Leveraged buyout is a generic phrase to refer to the use of “leverage” to buy out a business. The acquirer may be a private equity firm, another company in the industry or current management. Leveraged buyouts occur for either strategic reasons, financial reasons or a combination of the two. It is a time tested way for companies to build corporate value over an accelerated time frame. Private equity firms are the originators of the leveraged buyout structure and have been successfully deploying it since the 1970’s. In addition to using leverage to finance the buyout, private equity firms bring management focus, discipline and innovative growth ideas to their newly acquired companies. This often has the positive effect of accelerating growth, creating more jobs, and creating new and valuable products and markets.
A private equity firm, or PE firm, is the usual initiator of a buyout transaction whereby they buy a stake of a company to take it private or to change its strategic direction. This is distinct from venture capital firms that typically invest in only young, emerging companies and do not have majority control. Private equity firms combine concentrated ownership stakes with high-powered incentives to create a new, lean and efficient organization with minimal overhead costs. The private equity firms see the potential growth and long-term development of the company. The usually invest in a platform company to start. They usually then augment the platform company with a stream of add on acquisitions to expand regionally, product wise, and customer segment wise.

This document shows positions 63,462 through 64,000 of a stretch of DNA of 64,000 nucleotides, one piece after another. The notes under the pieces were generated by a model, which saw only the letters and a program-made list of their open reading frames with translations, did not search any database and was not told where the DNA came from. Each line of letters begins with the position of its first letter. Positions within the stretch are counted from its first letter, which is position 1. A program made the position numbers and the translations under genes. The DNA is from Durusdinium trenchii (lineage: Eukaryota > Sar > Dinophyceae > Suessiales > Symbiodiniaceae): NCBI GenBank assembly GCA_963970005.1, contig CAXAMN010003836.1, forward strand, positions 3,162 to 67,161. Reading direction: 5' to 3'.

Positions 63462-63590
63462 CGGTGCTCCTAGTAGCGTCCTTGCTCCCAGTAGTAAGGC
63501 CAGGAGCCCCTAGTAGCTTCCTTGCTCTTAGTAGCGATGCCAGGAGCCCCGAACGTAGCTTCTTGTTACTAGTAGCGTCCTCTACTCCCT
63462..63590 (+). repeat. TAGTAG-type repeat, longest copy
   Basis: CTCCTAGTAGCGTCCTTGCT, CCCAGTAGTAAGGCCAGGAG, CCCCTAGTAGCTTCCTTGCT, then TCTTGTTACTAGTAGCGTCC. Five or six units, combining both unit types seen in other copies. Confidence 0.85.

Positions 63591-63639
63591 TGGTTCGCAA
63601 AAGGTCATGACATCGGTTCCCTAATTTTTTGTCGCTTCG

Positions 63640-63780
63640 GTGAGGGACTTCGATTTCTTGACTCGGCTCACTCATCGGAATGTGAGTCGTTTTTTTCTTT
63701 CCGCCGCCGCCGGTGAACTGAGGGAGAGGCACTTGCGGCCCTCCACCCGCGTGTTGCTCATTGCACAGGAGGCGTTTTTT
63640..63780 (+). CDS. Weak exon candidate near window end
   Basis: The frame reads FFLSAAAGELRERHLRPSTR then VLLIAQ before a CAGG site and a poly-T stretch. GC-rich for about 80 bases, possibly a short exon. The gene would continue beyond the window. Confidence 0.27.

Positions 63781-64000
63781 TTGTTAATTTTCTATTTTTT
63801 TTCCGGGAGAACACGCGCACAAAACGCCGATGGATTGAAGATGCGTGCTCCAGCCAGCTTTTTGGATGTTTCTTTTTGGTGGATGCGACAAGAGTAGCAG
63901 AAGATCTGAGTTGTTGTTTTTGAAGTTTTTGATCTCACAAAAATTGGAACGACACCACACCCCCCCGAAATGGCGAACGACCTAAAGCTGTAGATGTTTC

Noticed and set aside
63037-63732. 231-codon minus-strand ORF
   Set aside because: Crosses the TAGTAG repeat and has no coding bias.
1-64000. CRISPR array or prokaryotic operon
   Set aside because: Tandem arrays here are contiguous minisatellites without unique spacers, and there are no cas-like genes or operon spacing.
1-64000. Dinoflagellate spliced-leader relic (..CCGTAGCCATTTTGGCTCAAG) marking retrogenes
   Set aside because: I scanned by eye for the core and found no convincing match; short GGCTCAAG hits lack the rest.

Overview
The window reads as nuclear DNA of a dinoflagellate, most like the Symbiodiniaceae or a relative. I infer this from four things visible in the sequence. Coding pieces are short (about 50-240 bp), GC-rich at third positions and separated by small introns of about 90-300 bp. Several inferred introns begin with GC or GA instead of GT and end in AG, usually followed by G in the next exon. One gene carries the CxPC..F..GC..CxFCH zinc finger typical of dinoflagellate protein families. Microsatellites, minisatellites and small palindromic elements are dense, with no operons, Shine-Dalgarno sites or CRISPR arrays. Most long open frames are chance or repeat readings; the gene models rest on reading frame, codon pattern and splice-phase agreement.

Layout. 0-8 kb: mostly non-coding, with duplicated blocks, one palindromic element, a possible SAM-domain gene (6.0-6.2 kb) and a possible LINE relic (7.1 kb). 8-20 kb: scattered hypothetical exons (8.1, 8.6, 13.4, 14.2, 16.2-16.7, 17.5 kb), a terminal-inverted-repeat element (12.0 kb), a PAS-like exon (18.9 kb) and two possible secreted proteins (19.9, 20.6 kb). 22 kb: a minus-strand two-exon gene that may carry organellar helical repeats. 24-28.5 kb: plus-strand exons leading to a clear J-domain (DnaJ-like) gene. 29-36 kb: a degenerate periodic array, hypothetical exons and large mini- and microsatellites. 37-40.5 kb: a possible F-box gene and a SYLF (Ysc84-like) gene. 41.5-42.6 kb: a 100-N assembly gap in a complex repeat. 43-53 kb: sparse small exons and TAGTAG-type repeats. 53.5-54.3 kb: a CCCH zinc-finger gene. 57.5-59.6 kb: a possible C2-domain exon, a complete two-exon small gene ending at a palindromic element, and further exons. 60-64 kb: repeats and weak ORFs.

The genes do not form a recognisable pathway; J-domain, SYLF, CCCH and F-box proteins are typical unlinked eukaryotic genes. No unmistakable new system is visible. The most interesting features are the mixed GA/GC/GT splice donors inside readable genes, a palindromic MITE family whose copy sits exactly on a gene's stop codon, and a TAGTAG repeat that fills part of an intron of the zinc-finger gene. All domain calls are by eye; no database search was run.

There are a series of steps that a private equity firm goes through before making an acquisition. First, the PE firm screens the LBO candidate by analyzing the company’s hard assets, cash flows, and capital expenditures. If the PE firm believes there is a deal, it negotiates a price and creates a deal structure and sources the capital. This capital is used to take control of the business and then allow the PE firm to make the strategic changes necessary to cut costs and increase revenue. If the price is right, the deal well-structured and the corporate growth occurs, the private equity firm targets an exits within 3 to 5 years.